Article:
Credit Unions Lead Connected Financial Experiences

As consumers seek new connected financial experiences, more are turning to their local credit union for answers.

Few organizations are as well positioned as credit unions for creating connected financial experiences.

This comes from decades of cultivating one-to-one relationships with members in ways that banks and other financial institutions (FIs) aren’t as adept with, and digital is taking it up a notch.

“The word that’s most closely associated with the term ‘connected experience’ is personalization,” PSCU President and CEO Chuck Fagan told PYMNTS’ Karen Webster.

Fagan said to realize the potential of connected payments to satisfy members and cement loyalty, it takes reams of data “to link the experience that the consumer wants.” From banking to payments to all touch points between individuals, small- to medium-sized businesses (SMBs), and their FIs, “that personalization piece is what’s bringing connected experiences to the forefront.”

With no end to the speculation about 2023, Fagan said he sees it as a watershed moment for lending, as the pandemic’s digital shift has permanently altered pathways and perceptions.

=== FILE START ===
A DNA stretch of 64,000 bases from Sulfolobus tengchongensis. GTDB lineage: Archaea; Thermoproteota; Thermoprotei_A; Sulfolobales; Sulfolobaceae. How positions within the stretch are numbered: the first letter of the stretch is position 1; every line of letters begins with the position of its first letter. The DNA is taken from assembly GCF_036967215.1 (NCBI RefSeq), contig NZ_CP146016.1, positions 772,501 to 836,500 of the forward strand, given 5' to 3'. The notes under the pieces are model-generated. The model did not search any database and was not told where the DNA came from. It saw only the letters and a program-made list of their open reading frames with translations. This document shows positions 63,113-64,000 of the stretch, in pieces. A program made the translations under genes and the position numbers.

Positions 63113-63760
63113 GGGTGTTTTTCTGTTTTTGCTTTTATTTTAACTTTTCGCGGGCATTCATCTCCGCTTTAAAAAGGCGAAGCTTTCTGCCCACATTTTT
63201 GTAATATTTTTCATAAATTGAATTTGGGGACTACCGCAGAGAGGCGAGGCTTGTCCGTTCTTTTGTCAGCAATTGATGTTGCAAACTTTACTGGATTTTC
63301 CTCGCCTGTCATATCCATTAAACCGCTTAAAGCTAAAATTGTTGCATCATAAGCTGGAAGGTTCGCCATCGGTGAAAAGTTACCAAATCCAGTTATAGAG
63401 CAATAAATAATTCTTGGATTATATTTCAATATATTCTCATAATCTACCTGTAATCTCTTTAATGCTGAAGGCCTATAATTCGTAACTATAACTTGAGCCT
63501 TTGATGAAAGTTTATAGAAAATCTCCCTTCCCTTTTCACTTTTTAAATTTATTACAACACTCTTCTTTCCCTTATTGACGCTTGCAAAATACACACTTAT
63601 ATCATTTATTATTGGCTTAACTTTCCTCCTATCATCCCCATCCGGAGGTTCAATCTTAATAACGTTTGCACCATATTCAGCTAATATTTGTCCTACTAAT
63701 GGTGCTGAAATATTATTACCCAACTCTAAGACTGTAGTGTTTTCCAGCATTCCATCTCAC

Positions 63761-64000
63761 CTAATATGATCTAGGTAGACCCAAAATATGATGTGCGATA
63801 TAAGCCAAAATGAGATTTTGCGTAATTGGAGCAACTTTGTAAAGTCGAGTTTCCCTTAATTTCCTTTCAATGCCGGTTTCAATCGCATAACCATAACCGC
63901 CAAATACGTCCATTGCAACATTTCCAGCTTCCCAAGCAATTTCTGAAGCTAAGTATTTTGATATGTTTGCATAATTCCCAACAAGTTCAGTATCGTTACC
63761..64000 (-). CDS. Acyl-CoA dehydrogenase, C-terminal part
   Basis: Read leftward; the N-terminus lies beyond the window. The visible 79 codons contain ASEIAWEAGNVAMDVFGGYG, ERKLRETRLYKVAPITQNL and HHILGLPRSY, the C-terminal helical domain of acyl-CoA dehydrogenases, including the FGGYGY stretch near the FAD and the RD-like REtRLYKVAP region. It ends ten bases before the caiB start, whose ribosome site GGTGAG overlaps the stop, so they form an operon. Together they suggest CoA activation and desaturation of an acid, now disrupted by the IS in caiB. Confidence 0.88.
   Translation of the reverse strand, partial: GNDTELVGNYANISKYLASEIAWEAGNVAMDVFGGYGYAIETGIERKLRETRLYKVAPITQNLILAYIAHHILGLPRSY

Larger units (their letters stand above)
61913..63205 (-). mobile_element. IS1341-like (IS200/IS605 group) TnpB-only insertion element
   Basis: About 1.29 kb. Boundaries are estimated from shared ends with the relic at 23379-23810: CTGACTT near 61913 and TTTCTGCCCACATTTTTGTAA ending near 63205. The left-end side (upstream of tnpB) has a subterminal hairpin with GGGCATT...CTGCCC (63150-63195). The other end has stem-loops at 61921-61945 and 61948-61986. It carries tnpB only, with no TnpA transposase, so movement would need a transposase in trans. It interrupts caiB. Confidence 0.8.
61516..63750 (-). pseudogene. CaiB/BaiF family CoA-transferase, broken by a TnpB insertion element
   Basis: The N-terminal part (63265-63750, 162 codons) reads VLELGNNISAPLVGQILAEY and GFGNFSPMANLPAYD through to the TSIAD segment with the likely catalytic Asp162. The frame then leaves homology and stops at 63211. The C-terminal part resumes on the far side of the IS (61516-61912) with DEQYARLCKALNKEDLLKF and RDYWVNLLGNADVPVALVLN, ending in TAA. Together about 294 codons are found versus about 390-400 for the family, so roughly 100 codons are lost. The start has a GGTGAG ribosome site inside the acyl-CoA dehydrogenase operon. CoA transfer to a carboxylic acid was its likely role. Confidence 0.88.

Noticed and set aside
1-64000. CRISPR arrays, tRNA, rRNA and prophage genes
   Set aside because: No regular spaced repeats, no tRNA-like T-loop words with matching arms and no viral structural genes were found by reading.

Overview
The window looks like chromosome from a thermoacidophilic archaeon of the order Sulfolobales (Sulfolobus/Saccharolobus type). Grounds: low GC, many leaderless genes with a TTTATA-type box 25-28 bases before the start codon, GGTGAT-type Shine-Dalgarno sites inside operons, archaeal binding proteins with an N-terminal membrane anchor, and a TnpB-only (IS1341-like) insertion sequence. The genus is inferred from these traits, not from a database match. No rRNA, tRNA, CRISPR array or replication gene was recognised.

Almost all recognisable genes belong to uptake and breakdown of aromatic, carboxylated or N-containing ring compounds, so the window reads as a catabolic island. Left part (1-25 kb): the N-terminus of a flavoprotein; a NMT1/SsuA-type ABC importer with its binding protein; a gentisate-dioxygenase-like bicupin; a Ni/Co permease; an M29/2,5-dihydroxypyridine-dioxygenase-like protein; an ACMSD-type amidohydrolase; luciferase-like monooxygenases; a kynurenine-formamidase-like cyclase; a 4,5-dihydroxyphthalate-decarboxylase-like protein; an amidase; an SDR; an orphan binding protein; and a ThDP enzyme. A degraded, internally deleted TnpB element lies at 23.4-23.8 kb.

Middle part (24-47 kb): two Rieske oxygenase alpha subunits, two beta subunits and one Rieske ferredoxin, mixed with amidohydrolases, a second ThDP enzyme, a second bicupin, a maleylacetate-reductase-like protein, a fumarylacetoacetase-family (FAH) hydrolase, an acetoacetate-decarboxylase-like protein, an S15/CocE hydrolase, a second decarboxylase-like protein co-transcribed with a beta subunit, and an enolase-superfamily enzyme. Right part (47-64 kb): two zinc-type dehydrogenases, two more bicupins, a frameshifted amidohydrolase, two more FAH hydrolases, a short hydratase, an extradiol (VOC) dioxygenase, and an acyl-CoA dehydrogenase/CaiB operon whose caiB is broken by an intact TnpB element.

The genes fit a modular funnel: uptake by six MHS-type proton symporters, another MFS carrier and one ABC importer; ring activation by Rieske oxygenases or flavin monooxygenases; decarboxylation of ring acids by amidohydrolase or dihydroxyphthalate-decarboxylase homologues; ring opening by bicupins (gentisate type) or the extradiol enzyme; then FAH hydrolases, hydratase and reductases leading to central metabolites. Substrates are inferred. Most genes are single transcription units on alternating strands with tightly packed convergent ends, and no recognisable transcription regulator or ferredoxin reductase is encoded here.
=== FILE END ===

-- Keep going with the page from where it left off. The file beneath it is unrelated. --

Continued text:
“Lending, I think, is going to be the big push in 2023,” he said. “It’s just the traditional way of lending as we’re used to it, going into branches over the years and all of that has to change.”

“We’ve done it before,” he added. Whether it was the introduction of the Apple Card or buy now, pay later (BNPL), “those areas that are more instantaneous in the decision-making process and get consumers through a purchase — through an experience — fast and efficiently, that’s what we’ll see continue to evolve as we look into 2023.”

While it remains to be seen if 2023 will live up to its ominous press, consumers are “still in decent shape,” Fagan said.

“But baseline, the financial institution doing their part to connect the experience and, at least from a credit union’s perspective, having that financial well-being as part of that connected experience is really timely for what the consumer may go through over the next 12 to 18 months,” he added.

Read more: Credit Union Innovation: The Race to Meet Consumer Demand

Build Your Own Banking

What will become decisive in the coming year is where and when payments options are presented in the commerce flow for an optimal “build your own” experience.

“At least in the credit union segment, they’re pulling together FinTechs and multiple organizations to try and create a seamless experience, incorporating that data throughout that build with these different partners,” he said. “I think it becomes a big piece of the solution if they can do it right.”

PSCU is itself pursuing this kind of multifaceted innovation agenda, building certain solutions in-house and partnering with others for deep digital expertise to create personalized credit union (CU) products and services for a member base with a changing set of expectations.